German molecular biologists have confirmed that a new type of coronavirus can penetrate into human heart cells, and also found that it can multiply in them and cause interruptions in the heartbeat. They published preliminary results of their work in the bioRxiv electronic scientific library.
“We showed that a new type of coronavirus (SARS-CoV-2) can penetrate both individual cardiomyocytes and two different cultures of cardiac tissue. The fact that we were able to isolate full-fledged viral particles from infected cells suggests that the virus can multiply in them. The pathogen caused the mass death of cardiomyocytes and prevented them from contracting normally, that is, it poses a direct threat to the heart, ”the scientists write.
From the first days after the outbreak of a coronavirus infection, scientists know that SARS-CoV-2 affects cells not only in the lungs, but also in other tissues of the body, including inside the mucous membrane of the nose, esophagus, blood vessels and heart, as well as a number of other organs .
A similar feature of the virus, as scientists now suggest, can explain why many patients with COVID-19 suffer not only from respiratory disorders, but also lose their sense of smell and taste. In addition, they have digestive problems and malfunctioning of the circulatory system.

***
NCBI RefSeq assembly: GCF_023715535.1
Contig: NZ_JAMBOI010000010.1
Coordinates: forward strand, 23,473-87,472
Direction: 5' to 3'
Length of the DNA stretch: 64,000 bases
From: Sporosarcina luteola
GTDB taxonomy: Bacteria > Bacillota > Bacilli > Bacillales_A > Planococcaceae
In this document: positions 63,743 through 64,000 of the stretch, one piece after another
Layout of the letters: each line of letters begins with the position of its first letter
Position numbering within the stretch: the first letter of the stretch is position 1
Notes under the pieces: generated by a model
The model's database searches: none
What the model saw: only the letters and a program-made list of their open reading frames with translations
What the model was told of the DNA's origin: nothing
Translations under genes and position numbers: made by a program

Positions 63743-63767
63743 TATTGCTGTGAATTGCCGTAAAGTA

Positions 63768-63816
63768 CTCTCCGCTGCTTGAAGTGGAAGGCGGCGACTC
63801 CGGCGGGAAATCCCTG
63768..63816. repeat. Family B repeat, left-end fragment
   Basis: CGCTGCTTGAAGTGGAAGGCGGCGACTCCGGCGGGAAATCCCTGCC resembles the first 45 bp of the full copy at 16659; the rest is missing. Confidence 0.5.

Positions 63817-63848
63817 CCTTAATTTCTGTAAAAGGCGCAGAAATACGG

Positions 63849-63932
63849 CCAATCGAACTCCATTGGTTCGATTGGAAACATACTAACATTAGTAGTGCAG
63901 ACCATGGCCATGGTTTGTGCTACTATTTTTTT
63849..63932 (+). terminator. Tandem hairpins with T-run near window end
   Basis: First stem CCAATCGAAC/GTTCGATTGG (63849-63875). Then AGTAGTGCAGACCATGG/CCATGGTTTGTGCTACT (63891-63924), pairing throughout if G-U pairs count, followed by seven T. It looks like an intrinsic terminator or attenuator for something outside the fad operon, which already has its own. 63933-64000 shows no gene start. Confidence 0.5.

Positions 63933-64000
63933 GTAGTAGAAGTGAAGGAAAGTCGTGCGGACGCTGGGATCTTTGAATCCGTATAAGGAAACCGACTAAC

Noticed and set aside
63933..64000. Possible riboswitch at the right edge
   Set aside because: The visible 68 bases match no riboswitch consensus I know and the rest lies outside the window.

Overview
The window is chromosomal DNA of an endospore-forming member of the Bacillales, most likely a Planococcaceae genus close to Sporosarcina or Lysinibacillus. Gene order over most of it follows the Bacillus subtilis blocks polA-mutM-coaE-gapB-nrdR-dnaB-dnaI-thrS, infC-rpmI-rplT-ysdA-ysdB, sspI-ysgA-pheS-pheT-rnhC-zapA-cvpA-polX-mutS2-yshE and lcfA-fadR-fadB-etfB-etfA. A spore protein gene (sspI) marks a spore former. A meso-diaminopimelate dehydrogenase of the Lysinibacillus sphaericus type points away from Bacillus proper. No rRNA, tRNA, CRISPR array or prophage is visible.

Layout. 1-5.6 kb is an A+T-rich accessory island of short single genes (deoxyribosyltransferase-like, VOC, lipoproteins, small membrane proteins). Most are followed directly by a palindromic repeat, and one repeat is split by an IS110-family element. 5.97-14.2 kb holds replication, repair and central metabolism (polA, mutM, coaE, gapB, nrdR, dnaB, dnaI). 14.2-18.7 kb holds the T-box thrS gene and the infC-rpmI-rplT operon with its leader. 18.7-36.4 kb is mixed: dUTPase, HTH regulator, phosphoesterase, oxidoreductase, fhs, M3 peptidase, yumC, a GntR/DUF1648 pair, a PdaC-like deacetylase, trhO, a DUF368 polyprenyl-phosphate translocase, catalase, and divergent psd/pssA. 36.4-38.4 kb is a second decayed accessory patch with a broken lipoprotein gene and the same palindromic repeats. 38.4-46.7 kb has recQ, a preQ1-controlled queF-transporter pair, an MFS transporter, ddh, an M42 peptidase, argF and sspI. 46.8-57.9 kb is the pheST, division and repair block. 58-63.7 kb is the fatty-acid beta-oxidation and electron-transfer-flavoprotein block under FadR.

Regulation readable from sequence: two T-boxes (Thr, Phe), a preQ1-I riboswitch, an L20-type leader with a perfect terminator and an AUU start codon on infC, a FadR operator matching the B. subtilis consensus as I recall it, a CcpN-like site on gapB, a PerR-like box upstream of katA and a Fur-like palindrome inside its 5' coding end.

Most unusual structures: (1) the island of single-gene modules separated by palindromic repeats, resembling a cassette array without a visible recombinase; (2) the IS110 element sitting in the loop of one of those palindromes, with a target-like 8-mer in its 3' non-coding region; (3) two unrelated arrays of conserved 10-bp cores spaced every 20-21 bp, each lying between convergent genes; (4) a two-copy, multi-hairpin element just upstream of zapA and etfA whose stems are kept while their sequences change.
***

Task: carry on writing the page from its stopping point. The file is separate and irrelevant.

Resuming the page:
Observing how the virus interacted with cardiomyocytes – cardiac muscle cells, German scientists, led by Goethe Frankfurt University professor Stephanie Dimmeler, suggested what problems with the work of the heart and blood vessels with COVID-19 could be associated with.
As explained by Dimmeler and her colleagues, scientists have long been interested in how exactly the virus affects the work of the heart: directly, infecting the cells of the heart muscle, or indirectly, provoking inflammation and other disorders in the body that negatively affect the work of cardiomyocytes.
They tested both of these hypotheses by infecting with two different SARS-CoV-2 strains both individual heart cells and artificially grown samples of human heart tissue. In the past, many biologists doubted that the virus can fully reproduce in them, since cardiomyocytes practically do not produce the TMPRSS2 enzyme, which is critical for SARS-CoV-2.
The experiments of Dimmeler and her team showed that the virus can circumvent such problems and use some other biomolecules of heart cells unknown to scientists. During the experiment, both strains of the virus successfully penetrated all three types of heart cell cultures, which caused them to work worse and die in large numbers.
Similar results, according to scientists, indicate that the virus damages heart tissue directly.
This should be taken into account both in the treatment of COVID-19 carriers and in studying the possible long-term consequences of the spread of the virus in the population. It should be added that the article was not reviewed by independent experts and editors of scientific journals, as is usually the case in such cases. Therefore, conclusions from it and similar articles should be treated with caution.